Member Books for July 2014


Aboard the Farragut Class Destroyers in World War II: A History With First-Person Accounts of Enlisted Men. By Capt. Leo Block, USN (Ret), Life Member. McFarland & Co. ISBN 978-0-7864-4222-5. 240 pp. $39.95.

This book describes the life of the enlisted man aboard a Farragut class destroyer during the pre-World War II years; the war preparation period in 1941; and the wartime years. It features first-person narrations collected from interviews and correspondence with the few remaining Farragut class destroyer sailors, and briefly describes the evolution of the destroyer and the Farragut class destroyers, five of which survived the war.

Acres Aweigh! A True Story of the History of Naval Station Mayport. By CWO2 Joe Abb Overby, USN (Ret). Global Authors Publishers. ISBN 978-0982122389. 172 pp. $9.82.

Those who see Naval Station Mayport as it is today may not realize that the property where they now stand once held a thriving resort called Wonderwood By-The-Sea. Acres Aweigh! is the story of that time, and of the woman who developed the resort, Mrs. Elizabeth P. Stark. Get to know and love this fascinating, courageous and groundbreaking woman as young tug master Overby himself knew her. But Acres Aweigh! is more than Mrs Stark's story. It is also the story of a growing Navy base during the author's tour of duty there and his adventures aboard his aging tugboat, jokingly called "June-Moon-Uniform." It will bring a knowing smile to the face of any sailor who's ever served at Mayport or aboard a Navy ship. 

Dartmouth Veterans: Vietnam Perspectives. Edited by Phillip C. Schaefer, with several essays by MOAA members. Dartmouth College Press. ISBN 978-1-61168-549-7. 400 pp. $23.42.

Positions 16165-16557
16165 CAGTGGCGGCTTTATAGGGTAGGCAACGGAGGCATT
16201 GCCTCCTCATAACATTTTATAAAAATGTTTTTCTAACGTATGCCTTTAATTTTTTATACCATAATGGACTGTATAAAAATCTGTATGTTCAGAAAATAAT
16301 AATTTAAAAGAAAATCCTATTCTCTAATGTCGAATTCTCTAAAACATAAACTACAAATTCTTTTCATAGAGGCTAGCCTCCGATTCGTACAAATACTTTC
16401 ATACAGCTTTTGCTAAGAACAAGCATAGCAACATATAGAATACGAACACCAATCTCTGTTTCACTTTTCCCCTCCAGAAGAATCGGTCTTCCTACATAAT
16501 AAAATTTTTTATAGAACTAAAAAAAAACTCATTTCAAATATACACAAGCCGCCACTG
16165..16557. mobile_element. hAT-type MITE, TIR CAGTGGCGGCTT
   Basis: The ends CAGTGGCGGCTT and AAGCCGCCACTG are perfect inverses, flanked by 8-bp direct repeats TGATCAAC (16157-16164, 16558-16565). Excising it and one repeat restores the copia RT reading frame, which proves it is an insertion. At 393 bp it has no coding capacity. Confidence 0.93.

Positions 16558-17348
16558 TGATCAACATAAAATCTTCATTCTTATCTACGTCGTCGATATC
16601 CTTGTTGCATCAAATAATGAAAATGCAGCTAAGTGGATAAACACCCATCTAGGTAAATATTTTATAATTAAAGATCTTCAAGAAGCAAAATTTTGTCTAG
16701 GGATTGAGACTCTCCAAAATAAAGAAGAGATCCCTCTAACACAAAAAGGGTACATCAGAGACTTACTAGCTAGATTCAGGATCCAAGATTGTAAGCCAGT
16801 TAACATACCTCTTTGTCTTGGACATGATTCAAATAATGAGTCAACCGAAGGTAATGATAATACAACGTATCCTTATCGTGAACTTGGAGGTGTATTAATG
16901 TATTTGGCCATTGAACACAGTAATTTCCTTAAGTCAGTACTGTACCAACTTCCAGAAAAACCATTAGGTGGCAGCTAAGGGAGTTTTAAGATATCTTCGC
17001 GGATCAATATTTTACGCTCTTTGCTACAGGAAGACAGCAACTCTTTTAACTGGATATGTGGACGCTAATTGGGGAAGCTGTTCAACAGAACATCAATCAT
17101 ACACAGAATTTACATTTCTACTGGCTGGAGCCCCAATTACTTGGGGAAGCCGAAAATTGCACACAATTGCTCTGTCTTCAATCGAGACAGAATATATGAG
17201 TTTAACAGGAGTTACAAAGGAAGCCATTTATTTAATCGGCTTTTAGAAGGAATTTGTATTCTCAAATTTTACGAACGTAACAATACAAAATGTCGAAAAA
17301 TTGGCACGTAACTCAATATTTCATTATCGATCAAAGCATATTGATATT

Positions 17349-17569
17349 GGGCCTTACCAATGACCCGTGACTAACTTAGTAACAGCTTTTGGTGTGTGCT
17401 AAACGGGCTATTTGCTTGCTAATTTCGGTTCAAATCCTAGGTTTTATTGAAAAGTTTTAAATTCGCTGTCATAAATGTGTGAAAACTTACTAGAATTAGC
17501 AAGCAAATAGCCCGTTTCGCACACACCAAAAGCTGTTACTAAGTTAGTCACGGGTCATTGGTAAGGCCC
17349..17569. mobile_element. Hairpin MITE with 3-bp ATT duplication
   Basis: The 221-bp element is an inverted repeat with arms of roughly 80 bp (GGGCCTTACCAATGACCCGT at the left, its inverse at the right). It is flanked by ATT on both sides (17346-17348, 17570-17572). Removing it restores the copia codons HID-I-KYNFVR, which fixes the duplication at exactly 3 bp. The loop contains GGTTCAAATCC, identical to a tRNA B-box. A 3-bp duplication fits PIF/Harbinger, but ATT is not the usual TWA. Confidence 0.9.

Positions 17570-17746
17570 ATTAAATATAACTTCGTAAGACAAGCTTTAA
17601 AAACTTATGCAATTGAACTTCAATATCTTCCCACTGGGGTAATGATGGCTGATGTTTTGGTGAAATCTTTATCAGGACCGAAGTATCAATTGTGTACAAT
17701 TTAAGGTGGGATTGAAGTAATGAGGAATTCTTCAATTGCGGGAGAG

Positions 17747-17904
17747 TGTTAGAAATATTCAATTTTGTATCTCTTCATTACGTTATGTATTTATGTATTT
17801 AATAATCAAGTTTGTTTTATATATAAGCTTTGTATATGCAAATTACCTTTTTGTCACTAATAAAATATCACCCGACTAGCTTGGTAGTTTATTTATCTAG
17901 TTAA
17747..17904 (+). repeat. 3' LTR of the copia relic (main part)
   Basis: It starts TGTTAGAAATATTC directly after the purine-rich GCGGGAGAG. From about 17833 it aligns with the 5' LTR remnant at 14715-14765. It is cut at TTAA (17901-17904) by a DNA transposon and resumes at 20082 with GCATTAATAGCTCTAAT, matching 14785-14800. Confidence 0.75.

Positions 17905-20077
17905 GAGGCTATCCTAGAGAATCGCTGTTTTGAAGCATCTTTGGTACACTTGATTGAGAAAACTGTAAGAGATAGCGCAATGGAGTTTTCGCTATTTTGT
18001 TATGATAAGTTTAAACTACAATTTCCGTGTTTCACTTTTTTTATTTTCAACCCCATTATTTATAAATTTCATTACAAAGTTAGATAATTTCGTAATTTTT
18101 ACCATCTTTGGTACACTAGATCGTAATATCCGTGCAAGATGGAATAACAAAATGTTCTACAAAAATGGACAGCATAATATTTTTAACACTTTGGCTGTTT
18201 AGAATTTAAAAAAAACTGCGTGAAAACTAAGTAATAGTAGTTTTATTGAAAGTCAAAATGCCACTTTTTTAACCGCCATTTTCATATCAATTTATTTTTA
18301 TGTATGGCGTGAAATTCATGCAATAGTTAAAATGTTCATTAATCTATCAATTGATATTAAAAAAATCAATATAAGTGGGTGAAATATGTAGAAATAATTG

These are tales of what it was like for young men to go from the bucolic hills of New Hampshire to a land wracked by war and violence. The result is a collection of more than fifty accounts, showing the variety of experiences and reactions to this dramatic period in American history. Some soldiers were drafted, some volunteered; some supported the war, but many turned against it. Common to all the stories is the way in which war changes men, for good and ill, and the way in which the Vietnam experience colored so much of the rest of these writers’ lives. 

For God and Country: Considering the Call to Military Chaplaincy. By Lt. Col. Brian L. Bohlman, ANG, Life Member. So Help Me God Project. E-book ASIN B004P8JSWO. 131 pp. $6.99. 

Considering the call to ministry can be a difficult process. When one senses a call to ministry outside the traditional church setting, such as the military chaplaincy, there can be a greater deal of difficulty in discerning the call. The author writes from a Christian perspective and holds the premise that the vocation of military chaplaincy is a high and honorable calling from God.